In 2013, William co-founded the Colibrí Center for Human Rights. Together, he and Robin assembled an extraordinary team of individuals, partners, and supporters.
Chelsea is an Arizona native. She grew up in Flagstaff, Arizona and moved to Tucson in 2008 to earn her B.A. in Geography from the University of Arizona. After studying and working for a year in Guatemala, Chelsea returned to complete her senior honors thesis which explored humanitarian border activism and migrant death. After graduating in 2012, she worked as a Research Assistant for a Department of Justice-funded study investigating the practices, protocols, and procedures associated with the handling of migrant remains along the border. In 2013, she was selected for a Humanity in Action Fellowship in Berlin. Soon after completing her fellowship, Chelsea joined the Colibrí Center for Human Rights, first as a volunteer and later as Program Manager. She currently heads Colibrí’s Family Advocacy program, speaking with families to collect information on missing persons and making case matches by comparing reports to forensic data. Chelsea also works to build relationships between Colibrí and various partners across the region.
As a native Tucsonan and Latina, Reyna developed a passion for social justice and human rights in a community extremely affected by border and immigration issues. She is an honors student at the University of Arizona earning a B.S. in Public Management and Policy from the School of Government. Inspired by her work over the past years at the Colibrí Center for Human Rights, Reyna is currently writing her undergraduate thesis on ethical communication and community solidarity in human rights activism.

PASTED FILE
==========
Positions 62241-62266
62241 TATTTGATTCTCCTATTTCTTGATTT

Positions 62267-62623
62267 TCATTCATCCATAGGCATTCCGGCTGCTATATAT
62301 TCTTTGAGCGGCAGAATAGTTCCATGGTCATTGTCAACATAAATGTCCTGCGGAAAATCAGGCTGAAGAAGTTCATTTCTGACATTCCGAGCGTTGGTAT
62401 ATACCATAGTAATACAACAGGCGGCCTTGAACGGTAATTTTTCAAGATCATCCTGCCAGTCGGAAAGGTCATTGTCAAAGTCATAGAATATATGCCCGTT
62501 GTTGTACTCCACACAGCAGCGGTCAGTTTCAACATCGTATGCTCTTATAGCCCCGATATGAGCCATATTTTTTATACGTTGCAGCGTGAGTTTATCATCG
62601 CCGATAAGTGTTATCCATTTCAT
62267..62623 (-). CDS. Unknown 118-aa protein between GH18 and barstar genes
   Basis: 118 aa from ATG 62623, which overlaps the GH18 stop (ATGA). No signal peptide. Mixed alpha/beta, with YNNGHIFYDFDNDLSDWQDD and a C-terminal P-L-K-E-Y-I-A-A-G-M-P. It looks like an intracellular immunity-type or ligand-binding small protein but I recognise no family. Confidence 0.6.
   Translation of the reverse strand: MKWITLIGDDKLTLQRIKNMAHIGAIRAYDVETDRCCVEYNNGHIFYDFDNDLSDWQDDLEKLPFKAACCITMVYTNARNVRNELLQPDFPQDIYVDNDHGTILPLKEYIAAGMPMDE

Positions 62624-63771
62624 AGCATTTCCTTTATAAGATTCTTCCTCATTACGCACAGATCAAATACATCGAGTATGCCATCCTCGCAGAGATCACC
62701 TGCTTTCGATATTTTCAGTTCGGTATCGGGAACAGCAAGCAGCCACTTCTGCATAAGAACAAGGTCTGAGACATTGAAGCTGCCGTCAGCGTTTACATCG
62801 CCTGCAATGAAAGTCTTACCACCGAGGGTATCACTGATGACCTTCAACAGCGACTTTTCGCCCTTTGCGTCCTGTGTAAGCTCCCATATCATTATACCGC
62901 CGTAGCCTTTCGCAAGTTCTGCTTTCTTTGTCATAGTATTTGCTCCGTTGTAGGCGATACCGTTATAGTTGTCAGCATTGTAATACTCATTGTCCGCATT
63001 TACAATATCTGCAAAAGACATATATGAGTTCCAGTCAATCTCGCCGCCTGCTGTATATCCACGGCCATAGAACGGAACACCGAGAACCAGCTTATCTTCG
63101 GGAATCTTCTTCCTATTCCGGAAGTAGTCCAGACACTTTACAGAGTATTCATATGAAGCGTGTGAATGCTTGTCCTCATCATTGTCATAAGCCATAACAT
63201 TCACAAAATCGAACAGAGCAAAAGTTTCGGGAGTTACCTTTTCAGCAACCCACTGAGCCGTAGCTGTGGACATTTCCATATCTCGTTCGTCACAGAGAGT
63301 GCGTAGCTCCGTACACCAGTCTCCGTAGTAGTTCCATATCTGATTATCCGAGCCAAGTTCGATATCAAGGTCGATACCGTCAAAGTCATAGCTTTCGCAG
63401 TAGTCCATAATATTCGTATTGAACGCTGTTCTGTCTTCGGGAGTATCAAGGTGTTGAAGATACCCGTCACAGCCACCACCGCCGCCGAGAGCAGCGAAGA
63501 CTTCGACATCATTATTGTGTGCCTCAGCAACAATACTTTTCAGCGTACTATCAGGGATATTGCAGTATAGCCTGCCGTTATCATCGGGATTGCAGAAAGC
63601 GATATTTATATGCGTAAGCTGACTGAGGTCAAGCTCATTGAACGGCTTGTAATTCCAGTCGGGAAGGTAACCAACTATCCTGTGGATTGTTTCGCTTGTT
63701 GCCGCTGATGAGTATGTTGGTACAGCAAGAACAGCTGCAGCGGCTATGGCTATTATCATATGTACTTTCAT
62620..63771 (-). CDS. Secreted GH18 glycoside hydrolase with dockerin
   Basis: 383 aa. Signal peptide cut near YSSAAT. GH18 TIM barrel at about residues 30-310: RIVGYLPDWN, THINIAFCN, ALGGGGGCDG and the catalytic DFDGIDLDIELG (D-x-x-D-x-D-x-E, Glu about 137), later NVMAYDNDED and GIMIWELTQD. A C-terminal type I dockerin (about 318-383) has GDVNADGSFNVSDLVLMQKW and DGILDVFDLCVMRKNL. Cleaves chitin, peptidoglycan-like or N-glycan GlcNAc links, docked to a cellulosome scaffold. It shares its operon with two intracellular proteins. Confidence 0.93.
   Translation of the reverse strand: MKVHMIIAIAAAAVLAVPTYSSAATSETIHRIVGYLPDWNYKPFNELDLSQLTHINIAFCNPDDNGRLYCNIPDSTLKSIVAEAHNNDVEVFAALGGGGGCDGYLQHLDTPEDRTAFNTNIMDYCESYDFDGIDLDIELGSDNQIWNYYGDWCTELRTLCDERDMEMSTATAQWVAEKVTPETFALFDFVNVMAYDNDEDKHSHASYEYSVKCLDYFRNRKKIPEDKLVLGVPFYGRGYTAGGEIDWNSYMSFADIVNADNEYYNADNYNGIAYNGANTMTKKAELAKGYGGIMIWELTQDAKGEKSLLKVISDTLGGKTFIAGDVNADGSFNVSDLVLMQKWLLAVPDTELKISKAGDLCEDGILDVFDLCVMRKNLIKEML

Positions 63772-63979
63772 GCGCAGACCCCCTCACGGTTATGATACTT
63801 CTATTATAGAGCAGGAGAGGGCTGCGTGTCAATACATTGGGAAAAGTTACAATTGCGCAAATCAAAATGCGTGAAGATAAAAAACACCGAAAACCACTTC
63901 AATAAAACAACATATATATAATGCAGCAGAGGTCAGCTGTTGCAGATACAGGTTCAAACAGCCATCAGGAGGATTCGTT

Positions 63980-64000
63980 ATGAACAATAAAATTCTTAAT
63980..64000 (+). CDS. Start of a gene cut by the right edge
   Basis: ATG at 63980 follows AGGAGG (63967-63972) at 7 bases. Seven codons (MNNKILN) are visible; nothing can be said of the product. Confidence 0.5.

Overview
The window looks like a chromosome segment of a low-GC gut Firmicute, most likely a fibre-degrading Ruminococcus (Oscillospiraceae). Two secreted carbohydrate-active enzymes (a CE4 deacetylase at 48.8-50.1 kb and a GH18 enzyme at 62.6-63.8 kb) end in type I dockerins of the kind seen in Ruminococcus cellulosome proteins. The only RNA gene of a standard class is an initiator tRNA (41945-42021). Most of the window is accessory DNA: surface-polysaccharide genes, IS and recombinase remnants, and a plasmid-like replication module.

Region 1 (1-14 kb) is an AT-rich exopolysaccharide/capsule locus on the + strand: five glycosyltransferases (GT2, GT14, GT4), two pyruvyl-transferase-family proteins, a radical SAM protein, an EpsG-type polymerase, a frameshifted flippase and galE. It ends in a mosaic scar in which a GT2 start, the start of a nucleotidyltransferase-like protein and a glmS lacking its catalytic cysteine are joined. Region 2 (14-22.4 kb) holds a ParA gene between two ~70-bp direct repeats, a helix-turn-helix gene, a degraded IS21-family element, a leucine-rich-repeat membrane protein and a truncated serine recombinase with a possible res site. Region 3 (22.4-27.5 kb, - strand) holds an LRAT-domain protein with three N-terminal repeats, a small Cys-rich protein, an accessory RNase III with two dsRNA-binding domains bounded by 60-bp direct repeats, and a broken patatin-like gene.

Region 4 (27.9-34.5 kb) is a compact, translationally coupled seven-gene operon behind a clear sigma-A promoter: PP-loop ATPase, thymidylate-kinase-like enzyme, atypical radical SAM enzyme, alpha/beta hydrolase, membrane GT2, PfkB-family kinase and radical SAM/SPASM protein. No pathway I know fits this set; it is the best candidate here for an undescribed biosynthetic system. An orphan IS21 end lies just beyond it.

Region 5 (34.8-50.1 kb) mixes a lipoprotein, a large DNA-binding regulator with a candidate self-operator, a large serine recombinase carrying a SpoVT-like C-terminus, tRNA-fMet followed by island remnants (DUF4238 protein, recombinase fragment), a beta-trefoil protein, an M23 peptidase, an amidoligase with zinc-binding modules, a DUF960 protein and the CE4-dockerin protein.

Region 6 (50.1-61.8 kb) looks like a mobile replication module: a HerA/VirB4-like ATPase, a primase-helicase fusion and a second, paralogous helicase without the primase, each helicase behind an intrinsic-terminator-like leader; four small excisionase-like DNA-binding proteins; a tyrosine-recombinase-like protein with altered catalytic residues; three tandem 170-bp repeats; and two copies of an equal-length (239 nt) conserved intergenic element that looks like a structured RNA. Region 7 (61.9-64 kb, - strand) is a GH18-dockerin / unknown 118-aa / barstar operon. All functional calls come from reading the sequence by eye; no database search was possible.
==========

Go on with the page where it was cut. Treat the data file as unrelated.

In 2013, Reyna interned for the Missing Migrant Project and soon after its growth into the Colibrí Center for Human Rights, became Outreach Coordinator. Her work revolves around communication about the crisis on the border. Much of her time is spent writing and presenting, as well as developing outreach strategies and building community through social media initiatives.
John earned his MFA in Visual Communications from the University of Arizona School of Art. His master’s thesis, “Walled In/Walled Out” was a collaborative piece with the Colibrí Center for Human Rights. The piece presented poignant questions about migrant death and the consequences of the human rights crisis on the border.
After serving as a fundamental part of Colibrí’s early development, John officially joined the Colibrí team in 2014. You can see John’s work from the Colibrí logo, all the way to social media graphics, and The Things We Carried poster available for purchase on our website. As Art Director, John designs visual materials and diverse media for Colibrí and is currently in the process of building Colibrí’s new Arts Program which will engage students and audiences with the issue of migrant death and the work of Colibrí through art.